The Ashland city council is poised to consider taking up a pair of ordinances proposed by a community group concerned about gun violence. Whether Ashland adopts the new laws or not, it raises questions about how far local gun restrictions can go, and what they can accomplish.
Ashland resident Dave Herring says the mass shooting in Newtown, Connecticut was a turning point for him and a group of friends.
Dave Herring: “We were frustrated and of course saddened by that event, and frustrated that it seemed the state and federal government can’t do much or at least isn’t doing much about gun violence. So we came up with the idea of trying to take some action on the local level to make guns safer in our own community.”
They formed the group Citizens for a Safe Ashland and put a petition online asking the Ashland City Council to enact two new ordinances. One would prohibit anyone without a concealed handgun permit from openly carrying a loaded firearm. The other would make it a crime to fail to prevent a child from getting access to a gun.
While state law preempts most local gun laws, a number of cities around Oregon do have restrictions on loaded open carry. Portland and Multnomah County have the child access law as well.
Dave Herring says he has friends and family who hunt and enjoy shooting sports.
Dave Herring: “I don’t think these ordinances would restrict those activities at all or restrict anyone’s gun rights.”
Kevin Starrett disagrees.
Kevin Starrett: “I think it’s ill-advised because it accomplishes nothing.”
Starrett heads the Oregon Firearms Federation, a group that bills itself as “Oregon’s only no-compromise gun lobby.”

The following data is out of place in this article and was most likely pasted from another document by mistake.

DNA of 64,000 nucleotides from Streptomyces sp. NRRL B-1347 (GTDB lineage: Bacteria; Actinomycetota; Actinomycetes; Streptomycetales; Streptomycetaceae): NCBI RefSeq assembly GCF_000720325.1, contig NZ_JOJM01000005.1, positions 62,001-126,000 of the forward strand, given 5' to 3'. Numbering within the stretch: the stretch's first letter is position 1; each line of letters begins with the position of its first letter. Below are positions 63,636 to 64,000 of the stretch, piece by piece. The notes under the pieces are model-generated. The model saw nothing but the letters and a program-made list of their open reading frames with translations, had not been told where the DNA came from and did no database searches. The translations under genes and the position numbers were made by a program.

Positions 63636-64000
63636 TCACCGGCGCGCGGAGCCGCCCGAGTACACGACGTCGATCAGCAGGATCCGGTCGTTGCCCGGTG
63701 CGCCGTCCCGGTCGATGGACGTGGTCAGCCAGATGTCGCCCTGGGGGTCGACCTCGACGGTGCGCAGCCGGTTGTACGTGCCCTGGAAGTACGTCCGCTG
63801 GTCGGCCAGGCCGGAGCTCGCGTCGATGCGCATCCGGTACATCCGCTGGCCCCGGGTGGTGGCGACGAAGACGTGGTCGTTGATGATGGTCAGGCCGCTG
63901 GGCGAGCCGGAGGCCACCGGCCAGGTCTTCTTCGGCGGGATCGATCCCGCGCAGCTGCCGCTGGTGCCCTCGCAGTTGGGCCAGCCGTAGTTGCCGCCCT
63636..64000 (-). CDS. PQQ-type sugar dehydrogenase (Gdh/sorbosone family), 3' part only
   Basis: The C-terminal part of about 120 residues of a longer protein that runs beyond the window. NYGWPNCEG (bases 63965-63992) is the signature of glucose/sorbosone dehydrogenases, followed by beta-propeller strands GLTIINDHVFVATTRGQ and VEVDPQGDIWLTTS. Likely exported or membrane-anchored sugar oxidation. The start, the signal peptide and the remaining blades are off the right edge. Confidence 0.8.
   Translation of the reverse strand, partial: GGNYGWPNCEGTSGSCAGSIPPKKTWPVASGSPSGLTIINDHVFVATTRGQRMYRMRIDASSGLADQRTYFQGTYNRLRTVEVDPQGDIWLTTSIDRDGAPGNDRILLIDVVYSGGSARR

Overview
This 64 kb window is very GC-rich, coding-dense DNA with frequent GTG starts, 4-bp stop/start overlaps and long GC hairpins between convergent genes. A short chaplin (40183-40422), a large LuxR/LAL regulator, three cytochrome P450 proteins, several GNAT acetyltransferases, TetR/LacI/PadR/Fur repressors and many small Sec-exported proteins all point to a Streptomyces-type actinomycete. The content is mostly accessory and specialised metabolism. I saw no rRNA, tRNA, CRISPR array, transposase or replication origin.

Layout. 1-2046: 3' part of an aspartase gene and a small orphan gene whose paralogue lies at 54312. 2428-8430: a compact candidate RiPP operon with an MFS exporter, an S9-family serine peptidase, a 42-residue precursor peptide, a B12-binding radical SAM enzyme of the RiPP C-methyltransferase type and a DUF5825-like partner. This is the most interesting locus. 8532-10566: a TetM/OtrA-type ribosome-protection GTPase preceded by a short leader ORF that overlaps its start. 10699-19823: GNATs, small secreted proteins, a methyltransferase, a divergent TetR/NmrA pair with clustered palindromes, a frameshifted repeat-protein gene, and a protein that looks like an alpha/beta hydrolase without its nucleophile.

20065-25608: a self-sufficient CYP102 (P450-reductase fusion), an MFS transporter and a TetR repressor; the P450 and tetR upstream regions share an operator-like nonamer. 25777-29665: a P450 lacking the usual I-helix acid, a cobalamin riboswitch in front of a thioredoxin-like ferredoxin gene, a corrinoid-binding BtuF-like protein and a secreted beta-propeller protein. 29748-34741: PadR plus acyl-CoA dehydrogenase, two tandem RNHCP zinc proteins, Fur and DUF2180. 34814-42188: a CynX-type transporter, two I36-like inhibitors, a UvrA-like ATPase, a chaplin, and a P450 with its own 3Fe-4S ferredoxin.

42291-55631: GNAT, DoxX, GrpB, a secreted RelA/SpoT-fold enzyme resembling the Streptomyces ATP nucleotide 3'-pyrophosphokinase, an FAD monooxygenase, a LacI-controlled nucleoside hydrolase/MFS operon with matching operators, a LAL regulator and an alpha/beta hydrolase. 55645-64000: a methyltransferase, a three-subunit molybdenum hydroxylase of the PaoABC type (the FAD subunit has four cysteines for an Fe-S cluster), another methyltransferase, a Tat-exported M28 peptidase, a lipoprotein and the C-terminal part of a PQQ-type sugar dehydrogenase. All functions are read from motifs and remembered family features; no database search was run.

Kevin Starrett: “There are people who carry firearms openly who are hurting nobody. And if Ashland decides to try to regulate them, they’re not really regulating criminals. They’re regulating people who are breaking no laws.”
Starrett says some people openly carry guns because they’re legally armed for self-protection and see no reason to hide it. Other, he says, are making a political statement. That may make some people uncomfortable, he says, but …
Kevin Starrett: “They’re doing it as a form of protest. Protests are always intended to be provocative.”
For Starrett, the bottom line is that law-abiding citizens exercising their Second Amendment rights are not a threat to the public, and laws to restrict them do nothing to prevent gun violence.
Kevin Starrett: “Obviously, a person who chooses to do something criminal or harmful is not terribly interested in Ashland’s ordinances against open loaded carry.”
Elaine Replogle: “It’s hard to walk in the middle of this debate. There’s not an easy middle place to be.”
Elaine Replogle teaches sociology at the University of Oregon. She says one reason this so contentious in the US is that, unlike in many other countries, gun ownership is framed as a matter of fundamental rights, rather than of public health.
She notes that 30,000 Americans die from guns each year, and that more than 60 percent of homicides are committed with guns. Still, she says, the data suggest gun rights advocates may have a point when they say guns don’t kill people, people do.
Elaine Replogle: “There are other countries, for instance, that have high rate of gun ownership, but that don’t have our same murder rates. So there’s something else going on to explain our murder rates, it’s not only explained by guns.”
On the other hand, Replogle says, people who carry a gun for protection are misinformed.
Elaine Replogle: “There’s actually been quite a bit of research debunking the idea that you’re safer because you have a gun.”
In fact, she says one study showed your chances of getting shot are more than four times higher if you’re armed. As for whether the kind of restrictions being proposed in Ashland actually make the streets safer,
Replogle says there’s just not enough research to say.
Dave Herring acknowledges Ashland hasn’t had much of a problem with gun violence. And he’ll admit his groups’ proposal could be seen as largely symbolic.
Dave Herring: “In a way it is, but also I’d point out that symbols have power. So to the extent that it’s symbolic, I think it still has power.”
It’s that symbolic power that’s likely drive passions on both sides as the Ashland City Council prepares to discuss whether to enact local gun control laws.